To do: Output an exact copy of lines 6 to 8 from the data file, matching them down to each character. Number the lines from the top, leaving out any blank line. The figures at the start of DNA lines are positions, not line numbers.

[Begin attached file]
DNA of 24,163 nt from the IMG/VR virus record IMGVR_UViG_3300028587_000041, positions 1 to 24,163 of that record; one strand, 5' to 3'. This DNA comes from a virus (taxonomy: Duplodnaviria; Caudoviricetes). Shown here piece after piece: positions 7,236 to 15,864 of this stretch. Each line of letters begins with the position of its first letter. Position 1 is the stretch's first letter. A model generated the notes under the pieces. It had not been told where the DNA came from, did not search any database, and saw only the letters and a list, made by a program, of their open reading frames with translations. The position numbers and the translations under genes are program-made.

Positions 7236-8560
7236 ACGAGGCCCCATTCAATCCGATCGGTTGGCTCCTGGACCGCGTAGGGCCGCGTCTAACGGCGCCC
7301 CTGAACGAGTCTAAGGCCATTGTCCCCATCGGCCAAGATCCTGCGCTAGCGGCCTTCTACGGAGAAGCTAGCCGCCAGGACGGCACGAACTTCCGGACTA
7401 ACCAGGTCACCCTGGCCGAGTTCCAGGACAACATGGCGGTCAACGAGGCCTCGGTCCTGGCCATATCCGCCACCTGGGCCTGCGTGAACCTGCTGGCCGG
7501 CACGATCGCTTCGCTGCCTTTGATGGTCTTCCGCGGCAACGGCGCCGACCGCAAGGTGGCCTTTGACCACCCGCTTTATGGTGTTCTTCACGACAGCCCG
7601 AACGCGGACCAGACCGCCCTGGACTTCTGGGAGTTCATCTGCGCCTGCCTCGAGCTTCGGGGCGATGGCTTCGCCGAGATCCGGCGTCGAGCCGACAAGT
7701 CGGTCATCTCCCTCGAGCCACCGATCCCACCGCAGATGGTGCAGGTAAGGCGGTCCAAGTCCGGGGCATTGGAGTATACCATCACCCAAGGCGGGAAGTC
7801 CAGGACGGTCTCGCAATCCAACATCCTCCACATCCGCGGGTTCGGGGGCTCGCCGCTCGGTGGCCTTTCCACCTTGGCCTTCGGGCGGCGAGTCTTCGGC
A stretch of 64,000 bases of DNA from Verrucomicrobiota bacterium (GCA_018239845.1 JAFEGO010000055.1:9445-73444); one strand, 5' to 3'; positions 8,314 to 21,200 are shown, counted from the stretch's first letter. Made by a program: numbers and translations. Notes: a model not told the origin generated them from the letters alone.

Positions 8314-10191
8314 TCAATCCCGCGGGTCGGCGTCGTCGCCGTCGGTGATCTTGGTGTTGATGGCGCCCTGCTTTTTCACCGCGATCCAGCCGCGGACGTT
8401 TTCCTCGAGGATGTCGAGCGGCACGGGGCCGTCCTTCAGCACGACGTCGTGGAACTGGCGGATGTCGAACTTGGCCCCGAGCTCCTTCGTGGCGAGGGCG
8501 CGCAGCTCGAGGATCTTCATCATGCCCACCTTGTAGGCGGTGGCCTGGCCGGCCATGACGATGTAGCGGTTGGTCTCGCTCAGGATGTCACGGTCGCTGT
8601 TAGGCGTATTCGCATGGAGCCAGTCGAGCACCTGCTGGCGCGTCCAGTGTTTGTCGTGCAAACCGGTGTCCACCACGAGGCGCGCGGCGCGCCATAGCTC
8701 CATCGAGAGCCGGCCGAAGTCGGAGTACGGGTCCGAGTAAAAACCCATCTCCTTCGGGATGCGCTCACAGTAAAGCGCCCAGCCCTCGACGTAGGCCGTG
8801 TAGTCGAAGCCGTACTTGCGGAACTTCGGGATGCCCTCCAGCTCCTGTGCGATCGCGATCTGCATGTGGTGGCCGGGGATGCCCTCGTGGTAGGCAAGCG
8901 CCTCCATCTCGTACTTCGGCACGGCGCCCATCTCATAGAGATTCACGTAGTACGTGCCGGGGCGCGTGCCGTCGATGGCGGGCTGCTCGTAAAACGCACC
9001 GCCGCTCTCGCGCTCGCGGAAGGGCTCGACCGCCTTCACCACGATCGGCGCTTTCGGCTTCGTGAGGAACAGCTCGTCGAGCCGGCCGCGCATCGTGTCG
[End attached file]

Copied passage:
7501 CACGATCGCTTCGCTGCCTTTGATGGTCTTCCGCGGCAACGGCGCCGACCGCAAGGTGGCCTTTGACCACCCGCTTTATGGTGTTCTTCACGACAGCCCG
7601 AACGCGGACCAGACCGCCCTGGACTTCTGGGAGTTCATCTGCGCCTGCCTCGAGCTTCGGGGCGATGGCTTCGCCGAGATCCGGCGTCGAGCCGACAAGT
7701 CGGTCATCTCCCTCGAGCCACCGATCCCACCGCAGATGGTGCAGGTAAGGCGGTCCAAGTCCGGGGCATTGGAGTATACCATCACCCAAGGCGGGAAGTC